India Planning $4.5 Billion Highway P3 Leases
The National Highways Authority of India (NHAI) plans to offer 14 highway assets totaling 1,750 km on long-term P3 leases between now and March 2023, reports Inframation News (June 2, 2022). This announcement marks the continuation of India’s highway asset monetization, otherwise known as infrastructure asset recycling. Since 2018, NHAI has raised $2.2 billion from leases in its Toll-Operate-Transfer (TOT) P3 model, under which the wining bidder pays an upfront fee and takes responsibility for operating and maintaining the highway for the duration of the lease.
Google Maps Now Includes Toll Road Cost
Until recently, Google Maps implicitly treated toll roads and toll lanes as something to avoid, simply by warning drivers the “this route includes tolls,” even though such routes are generally the fastest option. But a new policy will include the real-time toll amount, enabling motorists to make an informed choice about the value of taking the faster tolled route. The June 14 Mashable article explaining the new policy shows a “Route Options” screen that Google Maps users can preset, to include “avoid tolls” or “see toll pass prices.” As of the date of the article, the feature was live for “nearly 2,000 toll roads in the U.S., India, Japan, and Indonesia,” with “more countries coming soon.”
Pennsylvania Turnpike Offers New Off-Line Cash Option
Because a fraction of its customers lack credit/debit cards, the Pennsylvania Turnpike last month announced a new option under which those customers can pay their toll bills using cash. The Turnpike is partnering with KUBRA Cash Payment Network, which operates kiosks in retail outlets such as 7-Eleven, Dollar General, CVS, and elsewhere. The Turnpike has completed its conversion to all-electronic tolling, via either E-ZPass Toll-by-Plate. The latter requires sending bills, and the KUBRA deal enables them to be paid in cash. Puerto Rico’s toll roads implemented toll transponder accounts in 2000, under which customers can replenish their accounts using cash at retail kiosks. Florida’s Sunpass system subsequently implemented a similar system.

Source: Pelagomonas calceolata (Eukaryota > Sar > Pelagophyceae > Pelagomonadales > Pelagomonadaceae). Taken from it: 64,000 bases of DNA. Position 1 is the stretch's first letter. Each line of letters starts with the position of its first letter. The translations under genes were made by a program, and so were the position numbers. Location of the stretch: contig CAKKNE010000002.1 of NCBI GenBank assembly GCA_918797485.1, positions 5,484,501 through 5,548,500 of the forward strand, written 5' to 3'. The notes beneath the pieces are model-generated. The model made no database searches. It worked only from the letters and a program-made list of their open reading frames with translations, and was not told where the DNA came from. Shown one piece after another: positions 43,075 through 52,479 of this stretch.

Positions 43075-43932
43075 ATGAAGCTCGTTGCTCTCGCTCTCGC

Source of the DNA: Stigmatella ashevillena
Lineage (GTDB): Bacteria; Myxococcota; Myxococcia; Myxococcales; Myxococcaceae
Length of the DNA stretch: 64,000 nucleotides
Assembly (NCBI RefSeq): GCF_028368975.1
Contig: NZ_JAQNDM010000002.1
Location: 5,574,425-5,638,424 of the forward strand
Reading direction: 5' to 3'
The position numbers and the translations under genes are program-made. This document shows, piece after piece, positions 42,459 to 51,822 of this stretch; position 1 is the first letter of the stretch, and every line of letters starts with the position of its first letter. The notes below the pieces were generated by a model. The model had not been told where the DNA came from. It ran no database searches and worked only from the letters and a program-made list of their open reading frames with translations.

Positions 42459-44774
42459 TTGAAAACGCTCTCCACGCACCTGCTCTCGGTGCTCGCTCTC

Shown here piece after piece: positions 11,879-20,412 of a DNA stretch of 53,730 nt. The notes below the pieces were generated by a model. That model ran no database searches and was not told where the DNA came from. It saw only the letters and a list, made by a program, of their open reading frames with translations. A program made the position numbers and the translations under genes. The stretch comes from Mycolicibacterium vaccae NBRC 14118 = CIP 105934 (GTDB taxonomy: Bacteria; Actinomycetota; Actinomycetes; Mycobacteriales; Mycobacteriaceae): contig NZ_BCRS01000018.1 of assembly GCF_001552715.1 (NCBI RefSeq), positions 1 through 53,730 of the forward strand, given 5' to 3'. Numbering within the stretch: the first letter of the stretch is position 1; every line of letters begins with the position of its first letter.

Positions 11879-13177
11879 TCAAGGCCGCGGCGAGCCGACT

Macquarie Rebalancing Highway Assets
Australian infrastructure investor Macquarie has announced two asset divestitures, and there is active interest in both. On June 14 it announced the sale of its majority stake in the Goethals Bridge P3 (between New Jersey and New York). Macquarie Asset Manager holds 90% of the 40-year DBFM concession. Separately, Macquarie is selling its interest in a portfolio of toll roads in India, with interest already expressed by investors Adani Transport, AP Moller, Cube, and KKR.
California Appeals Court Decries CEQA Abuse
The First District of the California Court of Appeal upheld approval of a 43-unit residential property, following what law firm Holland & Knight characterized as “years of NIMBY obstruction, government resistance, and numerous court challenges.” The court expressed dismay at the misuse of the California Environmental Quality Act (CEQA), which it said has devolved into “a formidable tool of obstruction” of needed projects.
Build America Bureau May Sell Stake in SH 130 Toll Road
In the bankruptcy of the concession company that financed and built the tolled 41 miles of SH 130 between Austin and San Antonio, Texas, the federal Transportation Infrastructure Finance and Innovation Act (TIFIA) loan program converted its project loan into a 34% equity stake in the reorganized company. U.S. DOT’s Build America Bureau (which manages the TIFIA portfolio) is exploring the sale of its stake, according to several sources contacted by Inframation News (June 24, 2022). The majority equity holder, Strategic Value Partners, does not have plans to sell its stake, according to another source.
ASU Researching More-Durable Pavements
The Southwest Pavement Technology Initiative at Arizona State University is working with industry sources to develop recipes for stronger, more cost-efficient roadways. Another aspect of the project is pavement for autonomous vehicles—such as heavy trucks and their platoons. The results might inform future projects to add dedicated truck lanes to Interstate highways.
Privatize the York City Ferry?
A provocative commentary from the Independent Institute compares the performance of private ferry services in the New York City metro area with city-owned ferries, finding the latter as having high costs and low ridership. For example, in 2019 the cost per trip on the city’s ferries was $13.83, but the fare charged was only $1.00. Read the details here.